Food and Water Watch helps you tell the National Organics Standards Board to prohibit apple and pear growers from labeling their produce "organic" if they use the antibiotic tetracycline. That's what organic standards are for, right? Keeping artificial stuff out of food? Yet apple and pear growers have enjoyed an exemption from organic standards for years, and want to extend that exemption for another three years. Tetracycline helps combat fire blight (so named for its burnt appearance, though the pathogen Erwinia amylovora causes it), but the whole point of organic labeling is to prevent the consumer from ingesting harmful chemicals, and tetracycline (which studies have linked to lupus, breathing problems, and fetal bone growth issues) is one of those. Also, using antibiotics on fire-blighted trees has helped create even stronger strains of Erwinia, and there are other ways to fight it (like planting more resistant varieties and more vigilant pruning). Of course, they're more labor-intensive, but I hear a lot of people are looking for jobs these days. And "organic" is a label you really ought to earn.
Meanwhile, the Union of Concerned Scientists helps you tell Congress to enact stronger standards for storing radioactive nuclear waste. Sounds like a no-brainer, right? Currently more than 70 sites store nuclear waste (tens of thousands of tons of it!) in "spent-fuel pools," which aren't particularly safe from terrorist attacks and need lots of energy to maintain, instead of dry casks, which are made of steel and concrete and which have no need for electrical maintenance (thus making them safer during a power outage!). And the pools were only supposed to be short-term storage to begin with! It's a wonder we don't have more problems -- which, I imagine, would be the right-wing response to any effort to move spent nuclear waste to dry casks. But it has happened elsewhere -- a spent-fuel pool ruptured and leaked radioactive material into the air during the Fukushima disaster -- and if we can imagine it happening here pretty easily, we should deal with it promptly. And this seems to me the more conservative viewpoint -- after all, we do have life and property to conserve, don't we?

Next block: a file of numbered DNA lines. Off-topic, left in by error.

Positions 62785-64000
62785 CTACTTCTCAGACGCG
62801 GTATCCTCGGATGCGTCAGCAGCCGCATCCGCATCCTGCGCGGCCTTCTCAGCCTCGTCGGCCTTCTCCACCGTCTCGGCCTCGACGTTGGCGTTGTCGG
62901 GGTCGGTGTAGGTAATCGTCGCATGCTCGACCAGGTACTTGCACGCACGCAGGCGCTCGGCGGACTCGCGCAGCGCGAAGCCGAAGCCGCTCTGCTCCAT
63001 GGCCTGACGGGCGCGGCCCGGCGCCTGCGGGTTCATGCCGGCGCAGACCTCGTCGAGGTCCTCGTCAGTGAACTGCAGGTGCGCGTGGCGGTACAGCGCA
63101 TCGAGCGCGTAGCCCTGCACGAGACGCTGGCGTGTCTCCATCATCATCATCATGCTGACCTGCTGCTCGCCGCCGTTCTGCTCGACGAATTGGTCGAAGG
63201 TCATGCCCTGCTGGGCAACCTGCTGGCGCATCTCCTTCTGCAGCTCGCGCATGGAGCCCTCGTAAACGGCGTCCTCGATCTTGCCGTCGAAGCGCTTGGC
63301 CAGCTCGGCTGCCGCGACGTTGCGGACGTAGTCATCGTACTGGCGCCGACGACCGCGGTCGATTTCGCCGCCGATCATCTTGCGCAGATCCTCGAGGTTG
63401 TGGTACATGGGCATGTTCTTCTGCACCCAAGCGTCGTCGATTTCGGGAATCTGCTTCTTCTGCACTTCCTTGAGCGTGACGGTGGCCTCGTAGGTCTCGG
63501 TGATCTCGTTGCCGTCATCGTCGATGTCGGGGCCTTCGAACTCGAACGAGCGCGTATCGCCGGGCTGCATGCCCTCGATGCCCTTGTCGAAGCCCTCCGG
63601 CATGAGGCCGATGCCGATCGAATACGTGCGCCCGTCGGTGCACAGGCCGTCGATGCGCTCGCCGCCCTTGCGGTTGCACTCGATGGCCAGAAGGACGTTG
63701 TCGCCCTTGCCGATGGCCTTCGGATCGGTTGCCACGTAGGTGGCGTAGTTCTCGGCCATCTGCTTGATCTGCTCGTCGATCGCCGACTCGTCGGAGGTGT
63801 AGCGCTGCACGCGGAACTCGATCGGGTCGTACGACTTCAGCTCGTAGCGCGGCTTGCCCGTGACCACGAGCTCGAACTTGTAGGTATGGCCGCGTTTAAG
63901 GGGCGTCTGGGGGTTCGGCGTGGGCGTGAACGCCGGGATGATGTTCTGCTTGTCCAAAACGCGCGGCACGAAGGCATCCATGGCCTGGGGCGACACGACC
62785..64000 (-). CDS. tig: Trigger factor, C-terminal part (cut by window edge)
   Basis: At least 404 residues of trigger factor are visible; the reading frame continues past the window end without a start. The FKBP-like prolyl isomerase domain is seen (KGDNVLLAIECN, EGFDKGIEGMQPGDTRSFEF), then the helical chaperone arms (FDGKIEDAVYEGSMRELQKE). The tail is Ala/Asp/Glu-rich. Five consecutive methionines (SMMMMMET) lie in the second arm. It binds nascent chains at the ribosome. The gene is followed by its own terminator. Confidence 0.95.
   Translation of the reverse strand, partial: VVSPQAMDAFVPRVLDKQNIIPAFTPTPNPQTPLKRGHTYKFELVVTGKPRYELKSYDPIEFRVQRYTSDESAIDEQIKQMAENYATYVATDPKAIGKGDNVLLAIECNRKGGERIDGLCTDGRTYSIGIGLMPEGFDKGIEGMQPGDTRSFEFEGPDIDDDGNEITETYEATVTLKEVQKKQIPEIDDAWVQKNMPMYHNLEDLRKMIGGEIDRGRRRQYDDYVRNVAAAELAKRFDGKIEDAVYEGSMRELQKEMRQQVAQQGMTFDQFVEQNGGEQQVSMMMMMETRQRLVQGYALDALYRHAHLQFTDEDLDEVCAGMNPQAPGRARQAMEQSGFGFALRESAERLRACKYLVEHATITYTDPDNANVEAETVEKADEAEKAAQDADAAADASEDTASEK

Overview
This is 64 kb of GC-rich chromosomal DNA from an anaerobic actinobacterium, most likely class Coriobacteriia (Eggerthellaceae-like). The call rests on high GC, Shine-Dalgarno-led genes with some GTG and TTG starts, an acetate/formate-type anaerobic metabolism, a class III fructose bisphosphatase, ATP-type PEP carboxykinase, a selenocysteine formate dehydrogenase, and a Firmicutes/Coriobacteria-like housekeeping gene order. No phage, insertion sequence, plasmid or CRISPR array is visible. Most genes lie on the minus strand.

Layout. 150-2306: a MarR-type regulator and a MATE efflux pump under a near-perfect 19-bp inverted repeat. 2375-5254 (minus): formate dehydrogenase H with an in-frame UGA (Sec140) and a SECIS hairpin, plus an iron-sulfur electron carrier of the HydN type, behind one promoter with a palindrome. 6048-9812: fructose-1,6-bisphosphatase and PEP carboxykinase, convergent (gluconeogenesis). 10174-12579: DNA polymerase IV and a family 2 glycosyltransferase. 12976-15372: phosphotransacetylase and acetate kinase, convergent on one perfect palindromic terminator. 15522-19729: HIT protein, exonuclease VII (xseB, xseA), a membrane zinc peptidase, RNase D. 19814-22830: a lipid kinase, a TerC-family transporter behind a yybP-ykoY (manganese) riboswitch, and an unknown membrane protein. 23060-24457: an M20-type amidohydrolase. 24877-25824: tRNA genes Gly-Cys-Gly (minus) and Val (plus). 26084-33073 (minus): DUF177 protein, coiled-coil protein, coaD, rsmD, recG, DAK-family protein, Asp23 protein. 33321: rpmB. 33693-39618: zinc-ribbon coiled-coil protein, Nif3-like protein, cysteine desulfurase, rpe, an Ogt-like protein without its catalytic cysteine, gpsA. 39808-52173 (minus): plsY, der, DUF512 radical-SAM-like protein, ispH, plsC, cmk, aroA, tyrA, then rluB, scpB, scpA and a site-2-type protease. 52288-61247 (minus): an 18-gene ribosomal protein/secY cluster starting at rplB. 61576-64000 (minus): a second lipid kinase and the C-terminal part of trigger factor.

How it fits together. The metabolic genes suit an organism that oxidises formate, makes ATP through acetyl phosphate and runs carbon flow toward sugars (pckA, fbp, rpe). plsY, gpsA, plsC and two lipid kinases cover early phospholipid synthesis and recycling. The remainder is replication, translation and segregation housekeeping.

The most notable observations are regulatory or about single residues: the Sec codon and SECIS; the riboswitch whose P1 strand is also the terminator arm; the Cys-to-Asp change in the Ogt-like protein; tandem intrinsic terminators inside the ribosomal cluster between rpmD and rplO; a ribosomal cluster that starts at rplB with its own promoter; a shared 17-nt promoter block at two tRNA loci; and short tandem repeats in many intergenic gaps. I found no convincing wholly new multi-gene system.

Finally, Public Citizen helps you support an end to the arbitration forced upon consumers by corporations. As you may recall, Sens. Franken (D-MN) and Blumenthal (D-CT) introduced the Arbitration Fairness Act in the Senate in 2011, and Rep. Johnson (D-GA) introduced a version in the House. They've yet to re-introduce the Act in this Congress (thomas.loc.gov has nothing for "arbitration fairness" as of this writing), but that doesn't mean it's not important right now, or that we can't talk about it with our Congressfolk. More and more corporations -- like banks, cell-phone providers, and cable corporations -- slip forced arbitration agreements into their contracts, and as you may recall, the Supreme Court ruled in 2011 that corporations could force consumers into agreements that actually prevent them from banding into classes and filing class-action lawsuits. And the arbitrators don't rule in your favor very often, because they get their checks from the corporations -- though, really, since we buy the corporations' products and services, we're paying for it. But no one should have to give up their rights just to get a product or service -- or a job.